To Our Loving Parents
We love you, and wanted to thank you for raising us in a caring and loving environment. You taught us to show compassion for others. You supported us when we showed kindness to strangers. You corrected us when we said things that would be offensive to our teachers or friends. You demonstrated for us what it means to be a supporter and ally. And you taught us that the state of justice in this world is not where it should be and that you have worked hard building towards the world as it should be. You let us into this project not from the bottom, but from the top of your own achievements, and we charged forward with the vigor of youth.
We followed your example. And have continued to build on what you started, ever closer to a better world. We have children of our own now, and have shown them what what has been built so far, pointing to your bricks, and the bricks of your parents, and our own with pride. And they admire you, and look up to where we all stand, eager and hopeful to be helpers and lay bricks of their own.
We pushed the world forward, and the news papers turned into social media. The dinner table conversations became posts to the whole world. And the language and perspectives of progress grew ever higher. And we saw you a little overwhelmed with the rush of change. In time, you have come along, but there has been a lot of change, and the scope and pace have only gotten faster. And some of the things you have shared, said or commented recently don’t sound the same from where we’ve come as they did when we started.
So we would like to reach out our hand then to you, the way you have taught us to do, and the way you’ve done so often. To help pull you up. To show you how far we have come with your help. To share this new and exciting perspective, and maybe lay a few new bricks together. Here are a few of the “Bricks” we’ve laid that you can use as footholds:
- Thanks to your work getting signs like “No Blacks” off businesses and drinking fountains, we were able to see all people as people and not just the color of their skin. In fact: It’s now seen as regressive to say “Blacks” instead of “Black People” or “People of Color”
- Thanks to you befriending, dating and marrying People of Color, it has become so common place as to not even be noteworthy. In fact: It’s now seen as regressive to call out that you have Black Friends as a something that sets you apart.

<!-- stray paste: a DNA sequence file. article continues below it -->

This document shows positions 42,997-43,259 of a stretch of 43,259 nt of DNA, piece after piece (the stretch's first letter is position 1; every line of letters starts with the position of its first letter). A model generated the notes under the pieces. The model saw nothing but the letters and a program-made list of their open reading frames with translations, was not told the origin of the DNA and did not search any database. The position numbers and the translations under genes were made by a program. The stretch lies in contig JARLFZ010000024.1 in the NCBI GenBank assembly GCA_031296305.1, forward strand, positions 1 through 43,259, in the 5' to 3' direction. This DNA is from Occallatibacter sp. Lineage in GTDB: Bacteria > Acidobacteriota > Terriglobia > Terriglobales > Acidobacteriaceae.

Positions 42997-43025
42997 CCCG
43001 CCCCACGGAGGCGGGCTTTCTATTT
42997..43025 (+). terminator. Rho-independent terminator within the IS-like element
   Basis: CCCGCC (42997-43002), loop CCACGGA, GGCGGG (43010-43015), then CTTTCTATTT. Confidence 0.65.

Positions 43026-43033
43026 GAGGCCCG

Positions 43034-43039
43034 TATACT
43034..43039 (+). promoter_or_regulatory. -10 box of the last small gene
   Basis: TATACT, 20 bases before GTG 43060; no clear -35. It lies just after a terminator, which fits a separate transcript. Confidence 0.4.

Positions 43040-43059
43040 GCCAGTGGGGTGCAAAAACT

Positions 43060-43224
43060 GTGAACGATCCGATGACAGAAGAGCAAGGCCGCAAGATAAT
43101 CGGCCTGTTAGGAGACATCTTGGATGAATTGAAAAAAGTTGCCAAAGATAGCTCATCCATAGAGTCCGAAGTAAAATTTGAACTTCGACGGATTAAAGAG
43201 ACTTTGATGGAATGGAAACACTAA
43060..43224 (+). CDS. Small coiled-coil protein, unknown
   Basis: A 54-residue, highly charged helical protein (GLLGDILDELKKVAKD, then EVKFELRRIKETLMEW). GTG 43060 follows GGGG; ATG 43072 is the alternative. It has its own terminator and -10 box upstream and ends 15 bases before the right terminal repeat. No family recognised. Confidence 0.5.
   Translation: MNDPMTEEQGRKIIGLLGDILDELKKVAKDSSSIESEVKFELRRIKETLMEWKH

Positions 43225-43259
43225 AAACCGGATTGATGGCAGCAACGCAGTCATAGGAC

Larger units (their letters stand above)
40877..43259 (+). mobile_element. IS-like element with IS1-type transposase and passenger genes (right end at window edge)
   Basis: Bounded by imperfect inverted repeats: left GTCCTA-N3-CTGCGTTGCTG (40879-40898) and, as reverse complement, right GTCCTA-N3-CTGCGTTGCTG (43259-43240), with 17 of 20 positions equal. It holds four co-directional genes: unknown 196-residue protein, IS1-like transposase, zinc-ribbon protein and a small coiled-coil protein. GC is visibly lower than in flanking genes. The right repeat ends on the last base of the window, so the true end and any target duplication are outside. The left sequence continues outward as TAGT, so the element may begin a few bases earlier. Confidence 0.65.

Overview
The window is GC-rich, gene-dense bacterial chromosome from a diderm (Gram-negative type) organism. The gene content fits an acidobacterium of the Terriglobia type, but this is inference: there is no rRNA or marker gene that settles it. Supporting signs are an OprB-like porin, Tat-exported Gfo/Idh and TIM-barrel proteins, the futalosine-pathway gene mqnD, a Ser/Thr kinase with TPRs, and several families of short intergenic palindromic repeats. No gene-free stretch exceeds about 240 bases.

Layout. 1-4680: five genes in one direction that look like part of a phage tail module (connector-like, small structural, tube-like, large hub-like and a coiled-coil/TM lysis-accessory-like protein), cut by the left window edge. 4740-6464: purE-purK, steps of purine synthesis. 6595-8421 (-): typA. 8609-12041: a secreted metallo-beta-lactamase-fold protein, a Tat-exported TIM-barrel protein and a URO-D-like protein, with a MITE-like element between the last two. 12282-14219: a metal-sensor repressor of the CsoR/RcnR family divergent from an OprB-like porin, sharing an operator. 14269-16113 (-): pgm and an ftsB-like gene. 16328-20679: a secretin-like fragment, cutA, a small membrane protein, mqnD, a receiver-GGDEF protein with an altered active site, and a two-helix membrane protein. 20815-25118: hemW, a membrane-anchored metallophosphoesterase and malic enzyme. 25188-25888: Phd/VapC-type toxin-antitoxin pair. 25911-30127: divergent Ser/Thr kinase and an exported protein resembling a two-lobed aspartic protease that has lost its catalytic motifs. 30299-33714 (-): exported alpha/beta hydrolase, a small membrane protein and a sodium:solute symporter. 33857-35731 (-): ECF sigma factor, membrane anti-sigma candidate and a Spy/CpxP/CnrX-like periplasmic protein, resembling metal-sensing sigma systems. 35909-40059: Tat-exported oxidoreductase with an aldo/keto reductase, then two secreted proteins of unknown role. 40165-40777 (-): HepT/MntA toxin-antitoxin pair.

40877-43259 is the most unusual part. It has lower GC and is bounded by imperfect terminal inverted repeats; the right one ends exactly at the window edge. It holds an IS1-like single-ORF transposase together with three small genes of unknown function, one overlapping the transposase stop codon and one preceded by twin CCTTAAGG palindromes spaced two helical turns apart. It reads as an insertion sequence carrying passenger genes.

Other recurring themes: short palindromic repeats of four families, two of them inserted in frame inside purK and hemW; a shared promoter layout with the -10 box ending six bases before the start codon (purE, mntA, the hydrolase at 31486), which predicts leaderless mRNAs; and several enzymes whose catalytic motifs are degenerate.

- Because of your bravery to head into that on the “wrong side of town” to party and appreciate mixed culture and music, it’s now common place to work and play in diverse environments. In fact, it’s gotten so common: It’s now seen as regressive to call attention to the presence of a minority group in a public place.
- Because of your celebration and sharing of the work of minority authors and artists, we have been able to spend much more time listening to the perspectives of people of color, share in their suffering, and appreciate just how privileged we are. In fact: It’s now considered regressive for a white person to respond to the communal suffering of People of Color by providing an anecdote of their own.
- Because of your successful and specific protest of the Vietnam war, marching for women's rights, and protests for Black Rights, we were able to see the value and power that can come when those in the majority who have a louder voice march arm in arm alongside those who are suffering the worst. In fact: It’s now seen as regressive to amend a targeted message like “Black Lives Matter”, with one that includes the majority group like “All Lives Matter”
We hope that our parents are able to see and understand why we’ve been so active (and perhaps too often reactive) to things they’ve said or commented in our social media. And are willing to accept this outstretch hand as an olive branch and an opportunity to grow. Also, yes, I know there are typos and grammatical errors, feel free to send those across as well ❤
I hope that my fellow Millennials will add a few more hand holds that I may have missed, and I only hope that my own limited reach into communities of color will be enough to add diversity into these opinions as well, as there are lots of parents and lots of bricks.
Finally I hope that if this lasts long enough for my children to read it and cringe a little at how far behind I’ve become, that they would help me to find hand holds on the new bricks they’ve laid, because I can already see some of the next generation cruising past and once we’re through cheering you on, a rope would be nice.